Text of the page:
Hazuri Bagh

Hazuri Bagh: The Majestic Mughal-Style Garden of Lahore’s Glorious Past

Hazuri Bagh is a picturesque garden located in the bustling city of Lahore, in the province of Punjab, Pakistan. The garden is surrounded by notable landmarks such as the Lahore Fort, Badshahi Mosque, the Samadhi of Ranjit Singh, and the Roshnai Gate, which make it a popular tourist destination.

Hazuri Bagh History

Hazuri Bagh was built in the 19th century during the reign of Maharaja Ranjit Singh, who was a prominent Sikh ruler of the Punjab region. The garden was designed and constructed under the supervision of Faqir Azizuddin in the traditional Mughal style, with neatly laid out pathways, fountains, and lush green lawns.

The centerpiece of Hazuri Bagh is the Hazuri Bagh Baradari, a pavilion that was built by Maharaja Ranjit Singh in 1818. The baradari was constructed using marble that was vandalized from various mausoleums in Lahore and features elegant carved pillars that support the delicate cusped arches. The central area of the baradari, where Maharaja Ranjit Singh held court, has a mirrored ceiling that adds to the grandeur of the structure.

Over time, both the garden and the baradari suffered extensive damage during the Sikh wars, but were reclaimed and laid out according to the original plan during the British period. Unfortunately, the top story of the baradari collapsed in 1932 and was never rebuilt or restored.

Recreational Activities at the Hazuri Bagh Lahore

Hazuri Bagh

Apart from its historical and cultural significance, Hazuri Bagh also holds great importance for the people of Lahore. The garden serves as a recreational area for families and friends to gather, relax and enjoy the serene environment away from the hustle and bustle of the city.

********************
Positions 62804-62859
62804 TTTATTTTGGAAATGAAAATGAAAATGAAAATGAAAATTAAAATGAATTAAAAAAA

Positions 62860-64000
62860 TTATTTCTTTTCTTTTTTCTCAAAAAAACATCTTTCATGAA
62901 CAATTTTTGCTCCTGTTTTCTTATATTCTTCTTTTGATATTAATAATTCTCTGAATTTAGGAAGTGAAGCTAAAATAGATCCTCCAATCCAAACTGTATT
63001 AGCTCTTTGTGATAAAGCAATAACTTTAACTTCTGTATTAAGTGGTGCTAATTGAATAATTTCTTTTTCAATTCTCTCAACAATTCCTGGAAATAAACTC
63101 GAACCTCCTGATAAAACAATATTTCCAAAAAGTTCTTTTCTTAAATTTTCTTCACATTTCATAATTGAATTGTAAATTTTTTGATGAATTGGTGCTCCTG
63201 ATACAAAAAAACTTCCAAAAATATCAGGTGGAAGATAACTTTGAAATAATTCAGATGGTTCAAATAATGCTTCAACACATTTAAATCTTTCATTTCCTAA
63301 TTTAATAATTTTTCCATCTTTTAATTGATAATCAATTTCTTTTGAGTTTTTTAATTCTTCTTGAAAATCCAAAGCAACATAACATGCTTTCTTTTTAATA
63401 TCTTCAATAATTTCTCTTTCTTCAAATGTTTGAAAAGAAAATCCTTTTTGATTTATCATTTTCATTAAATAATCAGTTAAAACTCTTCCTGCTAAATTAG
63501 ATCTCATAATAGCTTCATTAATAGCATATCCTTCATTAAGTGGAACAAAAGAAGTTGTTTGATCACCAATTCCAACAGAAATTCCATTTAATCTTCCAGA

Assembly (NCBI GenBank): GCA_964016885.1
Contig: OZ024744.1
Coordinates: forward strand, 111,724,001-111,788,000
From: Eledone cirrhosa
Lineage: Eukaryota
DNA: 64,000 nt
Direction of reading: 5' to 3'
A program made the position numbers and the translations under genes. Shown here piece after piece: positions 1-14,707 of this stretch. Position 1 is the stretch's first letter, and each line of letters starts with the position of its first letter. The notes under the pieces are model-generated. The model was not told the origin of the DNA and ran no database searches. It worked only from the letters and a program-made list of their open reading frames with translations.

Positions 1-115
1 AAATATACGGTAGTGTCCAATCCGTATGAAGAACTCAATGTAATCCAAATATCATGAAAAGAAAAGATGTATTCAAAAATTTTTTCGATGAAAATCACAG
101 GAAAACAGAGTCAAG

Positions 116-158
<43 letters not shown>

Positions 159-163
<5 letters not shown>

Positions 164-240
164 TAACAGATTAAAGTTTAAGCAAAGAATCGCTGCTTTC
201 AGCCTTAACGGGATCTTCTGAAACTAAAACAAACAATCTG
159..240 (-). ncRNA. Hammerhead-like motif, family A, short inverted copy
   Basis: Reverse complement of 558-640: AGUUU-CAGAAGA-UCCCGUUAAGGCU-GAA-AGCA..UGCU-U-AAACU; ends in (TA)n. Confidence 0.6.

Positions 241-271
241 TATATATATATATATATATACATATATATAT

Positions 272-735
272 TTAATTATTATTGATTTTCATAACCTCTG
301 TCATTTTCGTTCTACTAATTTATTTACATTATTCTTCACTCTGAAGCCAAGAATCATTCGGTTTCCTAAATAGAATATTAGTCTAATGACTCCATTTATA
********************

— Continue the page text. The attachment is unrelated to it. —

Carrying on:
Hazuri Bagh has undergone several transformations over the years. During the Mughal era, it was known as the “Ali Mardan Khan Bagh” after the Persian nobleman who designed it. Later on, the garden was renamed to Hazuri Bagh, which translates to “garden of the court,” after Maharaja Ranjit Singh used it as a venue for his court proceedings.

Despite this, Hazuri Bagh and its baradari remain a popular attraction for locals and tourists alike. Every Sunday afternoon, people gather in the garden to hear storytellers recite traditional Punjabi Qisse, such as Heer Ranjha and Sassi Punnun, and other Punjabi Sufi poetry. The garden’s tranquil atmosphere, coupled with its rich cultural heritage, make it an ideal place to relax and soak in the beauty of Lahore.

Adjacent to the garden lies the tomb of Muhammad Iqbal, a renowned poet and philosopher, and the tomb of Sikandar Hayat Khan, the last Premier of Punjab. These tombs are also popular tourist destinations and serve as a reminder of the rich cultural and historical legacy of the region.

In addition to its aesthetic appeal, Hazuri Bagh also holds significant historical events. It was the site of several battles and important events that have shaped the region’s history. The garden was used as a base for the British army during the Indian Rebellion of 1857, and it was also the site of the signing of the Treaty of Lahore in 1846, which ended the First Anglo-Sikh War.

Hazuri Bagh

Today, Hazuri Bagh remains an integral part of Lahore’s heritage and is a popular tourist destination. Visitors can take a stroll through the lush green lawns, explore the stunning Hazuri Bagh Baradari, and enjoy the traditional storytelling sessions that take place every Sunday afternoon.

In conclusion, Hazuri Bagh is a testament to the rich cultural heritage of the Punjab region. With its stunning Mughal-style layout and beautiful Hazuri Bagh Baradari, it is a must-visit destination for anyone interested in the history and architecture of Lahore.

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